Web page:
Who hears about the volume of oil production in Libya and its population that barely touches six million inhabitants, and see the luxurious cars that drive the Libyans can imagine that the standard of living in this country is similar to the European countries or at least to the Gulf countries.
However, the one who crosses the border post of Salloum towards Libya, will be shocked by the poverty along the way to Benghazi, the houses are rudimentary, resembling Bedouin shelters. The shops are extremely simple. There is only what you need. No luxurious goods or skyscrapers. Some Libyans even live in slums.
The revolution in Libya has been triggered, as the revolution in Egypt, due to unemployment and rising living costs, plus the desire to see the country open up to democracy.
Saad, a young 34 year old Libyan who joined the ranks of insurgents to defend Benghazi against any possible attack from Qadhafi's side, says that the poverty rate in Libya has reached over 70%. "Qadhafi has reduced the price of cars and luxurious items to give a false impression that the Libyan people live in prosperity”, he adds.
He said that the Libyan citizen's income does not exceed 500 dinars, while Qadhafi has spent hundreds of billions of dollars on its foreign policy adventures. According to Saad, many young people like him cannot marry because they are unable to obtain housing or cover the costs of marriage.
Saad wonders why Qadhafi has spent billions of dollars into the war in Chad in the 80s, noting that the Libyans do not know why their country has been involved in this war. Saad has not found another justification for this war other that Qadhafi's desire to get rid of a generation of brilliant young Libyan who could build a modern Libya.
"Qadhafi said his monthly salary is 450 dinars, then from where comes the money with which his family was able to buy these palaces abroad which sells for hundreds of millions of dollars?", he asks.
For his part, Mohammed, a teacher of Benghazi, said that Qadhafi has deliberately destroyed education in Libya so that he can lead an illiterate people. "Behold the Libyan education in schools, students learn only what's in the Green Book and Qadhafi's achievements at the same time the country suffers from a shortage of doctors and engineers", he says.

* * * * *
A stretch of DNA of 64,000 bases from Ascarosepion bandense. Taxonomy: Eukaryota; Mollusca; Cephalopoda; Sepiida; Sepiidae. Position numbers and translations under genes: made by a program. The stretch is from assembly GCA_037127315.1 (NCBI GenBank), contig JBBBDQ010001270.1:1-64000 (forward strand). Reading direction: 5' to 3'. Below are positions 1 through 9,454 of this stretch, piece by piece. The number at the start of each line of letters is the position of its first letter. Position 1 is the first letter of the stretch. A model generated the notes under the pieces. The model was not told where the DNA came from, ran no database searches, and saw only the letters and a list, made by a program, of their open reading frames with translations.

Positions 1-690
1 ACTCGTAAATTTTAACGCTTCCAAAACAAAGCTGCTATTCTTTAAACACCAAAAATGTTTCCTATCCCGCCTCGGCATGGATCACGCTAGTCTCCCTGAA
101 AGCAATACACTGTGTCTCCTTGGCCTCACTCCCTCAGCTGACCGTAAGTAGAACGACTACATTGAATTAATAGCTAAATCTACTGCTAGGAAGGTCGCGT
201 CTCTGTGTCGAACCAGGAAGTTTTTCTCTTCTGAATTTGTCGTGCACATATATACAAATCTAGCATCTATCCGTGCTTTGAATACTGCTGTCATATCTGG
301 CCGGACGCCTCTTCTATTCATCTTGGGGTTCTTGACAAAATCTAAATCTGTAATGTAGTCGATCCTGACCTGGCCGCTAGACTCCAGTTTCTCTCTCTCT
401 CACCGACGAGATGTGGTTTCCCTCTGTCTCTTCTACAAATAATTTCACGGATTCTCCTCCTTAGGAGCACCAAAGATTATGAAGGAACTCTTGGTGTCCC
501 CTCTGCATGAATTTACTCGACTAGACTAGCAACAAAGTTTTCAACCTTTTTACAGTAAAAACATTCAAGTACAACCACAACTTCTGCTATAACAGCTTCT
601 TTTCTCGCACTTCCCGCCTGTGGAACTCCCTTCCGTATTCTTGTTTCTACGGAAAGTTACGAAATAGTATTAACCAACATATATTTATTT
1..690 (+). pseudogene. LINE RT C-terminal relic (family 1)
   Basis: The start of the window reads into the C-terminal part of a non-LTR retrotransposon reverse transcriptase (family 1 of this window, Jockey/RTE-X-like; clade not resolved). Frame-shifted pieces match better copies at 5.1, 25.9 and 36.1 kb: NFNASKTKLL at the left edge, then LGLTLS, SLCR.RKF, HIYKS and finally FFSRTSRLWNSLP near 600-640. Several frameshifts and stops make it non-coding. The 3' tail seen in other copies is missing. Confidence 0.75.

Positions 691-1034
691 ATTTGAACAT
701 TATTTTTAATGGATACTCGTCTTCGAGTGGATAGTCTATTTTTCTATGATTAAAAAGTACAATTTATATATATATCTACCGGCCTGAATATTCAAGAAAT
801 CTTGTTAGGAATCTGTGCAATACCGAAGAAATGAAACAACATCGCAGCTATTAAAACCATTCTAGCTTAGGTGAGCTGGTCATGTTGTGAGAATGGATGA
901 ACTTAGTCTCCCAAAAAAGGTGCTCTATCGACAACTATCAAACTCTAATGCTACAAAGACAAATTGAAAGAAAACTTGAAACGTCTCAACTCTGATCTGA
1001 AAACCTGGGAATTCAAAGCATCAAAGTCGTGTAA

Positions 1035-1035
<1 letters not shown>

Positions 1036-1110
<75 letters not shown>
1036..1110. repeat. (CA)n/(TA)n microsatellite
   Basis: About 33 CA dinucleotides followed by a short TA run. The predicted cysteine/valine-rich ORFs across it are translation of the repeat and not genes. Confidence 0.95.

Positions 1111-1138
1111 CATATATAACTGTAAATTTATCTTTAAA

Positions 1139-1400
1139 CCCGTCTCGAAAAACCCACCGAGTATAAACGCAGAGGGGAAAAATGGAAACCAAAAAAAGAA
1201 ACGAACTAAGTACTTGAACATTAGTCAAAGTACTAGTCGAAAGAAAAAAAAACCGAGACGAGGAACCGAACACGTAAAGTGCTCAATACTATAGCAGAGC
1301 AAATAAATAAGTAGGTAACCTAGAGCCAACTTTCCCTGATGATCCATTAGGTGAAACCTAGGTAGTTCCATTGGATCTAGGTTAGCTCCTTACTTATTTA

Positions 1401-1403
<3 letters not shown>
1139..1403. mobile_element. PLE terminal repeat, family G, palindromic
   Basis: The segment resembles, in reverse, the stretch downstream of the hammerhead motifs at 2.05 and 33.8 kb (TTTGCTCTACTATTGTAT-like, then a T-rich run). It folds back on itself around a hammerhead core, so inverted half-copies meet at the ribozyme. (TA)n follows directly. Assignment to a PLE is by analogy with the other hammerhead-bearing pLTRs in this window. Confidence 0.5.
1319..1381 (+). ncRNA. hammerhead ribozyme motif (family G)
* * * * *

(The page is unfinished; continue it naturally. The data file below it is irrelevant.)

Mohammed added that Qadhafi has also destroyed the Libyan economy. "The Libyans are deprived of the wealth of their country while Qadhafi's family and friends have all the advantages". Mohammed gave the example of the region of al-Jabal al-Akhdar, the mountain region that could be the granary of wheat to Libya. "Qadhafi has deliberately neglected this region, one of the most beautiful natural areas of Libya". This Libyan teacher found himself forced to use his own car as a taxi so he could have something to live. "I cannot understand how Qadhafi has dared to pay 9 million dollars as compensation for a dead dog in the Lockerbie plane, while the Libyan people live in extreme poverty", he demands.
For his part, Sheikh Saadi, an old man from Ajdabiya who joined the revolutionaries, regret the days of King al-Sanusi, who used the first cargo of Libyan oil to build roads in his country since the Tunisian border until the Egyptian border. "Qadhafi has used the oil to buy support from some African leaders and to recruit mercenaries to protect his regime", he said.
Sheikh Saad remembers when Qadhafi led his coup against King al-Sanusi, the latter preferred to leave the country without firing a single bullet or destroy a building in his country, while Qadhafi is capable of destroying all the country to stay in power.
Sheikh Saadi confirms that the law "From where did you have your fortune" applied by Qadhafi in 1996 was not intended for social justice, but to fill the coffers of Qadhafi. "Everything that was confiscated was not to the State, but went to Qadhafi accounts abroad or was granted to one of his followers".
For Bashar, a Libyan expert in high technology who studied abroad and returned to Benghazi after the outbreak of the revolution to provide assistance to the insurgents, the revolution is an extension of the rebellion of the Arab people against the tyrants who govern, a movement that began in Tunisia and has been raging in Egypt.
Bashar, who attended the Egyptian revolution, hoped that the revolution in his country went peaceful as that of Egypt and Tunisia, but the Libyan dictator chose to kill his people to stay in power".
According to Bashar, it's impossible now to withdraw because it will lead to a massacre of Qadhafi's opponents. He sees that the failure of the uprising in Libya will have negative impacts on the awakening of peoples throughout the Arab world. "We now have to win or die", he says.